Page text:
February 25, 2013 / 10:26 AM / in 5 years

Japan 5-year bond yield could fall further after fresh record low

* Yield drops on expectations that a Kuroda-led BOJ would ease more

* BOJ still has tools to control credit expansion-strategist

By Lisa Twaronite

TOKYO, Feb 25 (Reuters) - The yield on the five-year Japanese government bond tumbled to another record low on Monday, and many market participants say further moves down are likely in light of rising expectations for more drastic easing steps from the Bank of Japan.

While long-term rates could eventually rise if the easing shows signs of actually whipping deflation and achieving the BOJ’s 2 percent inflation target, short- and medium term rates could remain anchored at rock-bottom levels as long as the central bank remains committed to buying JGBs.

The five-year yield dropped 1 basis point to 0.120 percent, the lowest recorded since Japan started issuing 5-year bonds in 2000, after sources said monetary easing advocate Haruhiko Kuroda will be tapped as the next central bank chief.

The five-year tenor began its push into uncharted record-low territory last month, on expectations the BOJ will eventually increase the time left to maturity of JGBs bought in its asset purchase programme, which now stands at three years.

The central bank is also likely to consider scrapping interest it pays on banks’ excess reserves as part of future policy steps aimed at beating deflation. Expectations of this have also pushed down rates in the short- and medium-term sectors.

“Ten basis points is probably the floor for now, but if the new governor decides to cut interest on reserves, then there might be a chance for the five-year to go lower,” said Le Ngoc Nhan, a strategist at Morgan Stanley MUFG Securities in Tokyo.

As the BOJ can use the interest on reserves as a tool to control short-term rates as it sees fit, it still has that weapon in its arsenal if the low rates were ever to fuel a credit bubble, Nhan said.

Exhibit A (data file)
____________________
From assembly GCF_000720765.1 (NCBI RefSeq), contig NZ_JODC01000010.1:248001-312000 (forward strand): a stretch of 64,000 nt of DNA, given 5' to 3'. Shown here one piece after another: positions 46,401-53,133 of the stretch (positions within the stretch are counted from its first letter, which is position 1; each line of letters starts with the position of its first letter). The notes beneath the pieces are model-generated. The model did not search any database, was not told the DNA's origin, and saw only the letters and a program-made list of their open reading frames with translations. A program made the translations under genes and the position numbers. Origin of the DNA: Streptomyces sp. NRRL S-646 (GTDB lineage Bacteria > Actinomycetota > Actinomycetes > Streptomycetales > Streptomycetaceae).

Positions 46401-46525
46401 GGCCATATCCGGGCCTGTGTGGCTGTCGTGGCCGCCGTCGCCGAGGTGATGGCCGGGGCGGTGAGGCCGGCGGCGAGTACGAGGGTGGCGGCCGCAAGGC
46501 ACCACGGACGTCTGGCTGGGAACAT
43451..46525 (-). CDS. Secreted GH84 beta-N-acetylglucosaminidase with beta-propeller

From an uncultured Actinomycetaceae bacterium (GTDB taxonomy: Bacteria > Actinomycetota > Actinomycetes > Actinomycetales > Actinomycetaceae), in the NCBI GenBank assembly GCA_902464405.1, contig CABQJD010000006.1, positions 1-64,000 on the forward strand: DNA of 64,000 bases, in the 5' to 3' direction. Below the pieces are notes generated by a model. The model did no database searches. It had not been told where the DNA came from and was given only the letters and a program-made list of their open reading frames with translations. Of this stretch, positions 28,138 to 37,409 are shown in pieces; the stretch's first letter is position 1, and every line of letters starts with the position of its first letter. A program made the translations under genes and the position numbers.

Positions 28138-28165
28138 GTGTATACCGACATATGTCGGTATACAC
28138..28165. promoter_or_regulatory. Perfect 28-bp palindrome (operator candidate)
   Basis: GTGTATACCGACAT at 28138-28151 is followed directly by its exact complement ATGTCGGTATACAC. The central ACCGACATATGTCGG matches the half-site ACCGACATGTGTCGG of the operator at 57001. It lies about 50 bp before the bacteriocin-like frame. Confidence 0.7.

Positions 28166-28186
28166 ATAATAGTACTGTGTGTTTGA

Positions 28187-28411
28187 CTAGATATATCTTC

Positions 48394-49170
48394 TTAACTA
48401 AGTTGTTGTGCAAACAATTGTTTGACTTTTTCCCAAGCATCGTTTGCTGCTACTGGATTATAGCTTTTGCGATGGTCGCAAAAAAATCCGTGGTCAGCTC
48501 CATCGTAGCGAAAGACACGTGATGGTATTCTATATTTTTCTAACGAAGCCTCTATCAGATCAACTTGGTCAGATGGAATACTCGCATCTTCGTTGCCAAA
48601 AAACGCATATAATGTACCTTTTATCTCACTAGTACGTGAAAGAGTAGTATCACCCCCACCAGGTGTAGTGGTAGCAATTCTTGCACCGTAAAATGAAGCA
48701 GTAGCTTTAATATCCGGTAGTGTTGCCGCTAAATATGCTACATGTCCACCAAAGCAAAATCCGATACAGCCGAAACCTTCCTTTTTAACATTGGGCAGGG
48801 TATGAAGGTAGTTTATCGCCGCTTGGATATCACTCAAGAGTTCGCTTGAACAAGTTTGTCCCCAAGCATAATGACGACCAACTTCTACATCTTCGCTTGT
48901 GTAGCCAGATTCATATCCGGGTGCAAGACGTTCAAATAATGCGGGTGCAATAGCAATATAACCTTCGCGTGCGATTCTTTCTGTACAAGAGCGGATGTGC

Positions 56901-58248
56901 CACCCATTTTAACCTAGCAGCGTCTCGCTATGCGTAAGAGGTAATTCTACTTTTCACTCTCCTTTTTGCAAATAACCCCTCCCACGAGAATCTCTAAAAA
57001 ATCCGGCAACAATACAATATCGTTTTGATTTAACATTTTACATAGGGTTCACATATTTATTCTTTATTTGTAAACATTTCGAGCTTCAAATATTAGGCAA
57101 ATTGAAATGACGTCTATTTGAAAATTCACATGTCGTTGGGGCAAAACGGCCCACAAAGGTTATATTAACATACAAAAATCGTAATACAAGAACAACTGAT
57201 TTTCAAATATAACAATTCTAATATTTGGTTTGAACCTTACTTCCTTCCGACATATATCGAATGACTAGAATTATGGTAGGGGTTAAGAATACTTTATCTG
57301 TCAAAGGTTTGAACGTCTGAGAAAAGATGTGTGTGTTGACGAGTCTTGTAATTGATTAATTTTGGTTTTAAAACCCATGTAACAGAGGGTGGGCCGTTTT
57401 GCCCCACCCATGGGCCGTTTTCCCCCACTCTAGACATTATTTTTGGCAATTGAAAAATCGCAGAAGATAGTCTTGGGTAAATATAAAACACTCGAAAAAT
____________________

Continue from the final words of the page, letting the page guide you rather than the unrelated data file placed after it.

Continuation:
The BOJ can simply raise the interest on reserves and effectively control credit expansion -- and inflation -- no matter how much its balance sheet expands.

“There are some risks out there, but it’s not something we should be concerned about in the near term,” Nhan said.

“You don’t need to shrink the balance. If people can lend to the central bank at a higher rate, they don’t need to lend to the private sector.”

In the meantime, market participants continued to buy five-year JGBs, even at such low yields, since there is little risk in holding the notes. As long as this is the case, the five-year yield faces a yawning chasm of possibly offering no return to investors.

“Theoretically speaking, it [the five-year yield] could go as low as zero percent,” said Naomi Muguruma, senior strategist at Mitsubishi UFJ Morgan Stanley Securities.

She noted that the scenario has changed since the last time five-year yields were at a then-record low of 0.145 percent in June 2003.

That plunge was partly due to hopes that new BOJ governor Toshihiko Fukui would aggressively ease, and it set the stage for a correction back above 1 percent just three months later. A similar sudden spike in yields is much less likely now, with the central bank already buying assets and committed to buying even more.

The BOJ has already pledged to pump 101 trillion yen ($1 trillion) into the economy by the end of this year through its asset purchases and lending programme, and will shift to open-ended purchases from 2014.

“The main tool then [in 2003] was BOJ’s lending to the private sector, not the outright JGB purchase,” Muguruma said. “This time, the main tool for the BOJ’s expansion of the balance sheet is outright JGB purchases, which directly tightens supply/demand conditions in the JGB market.”

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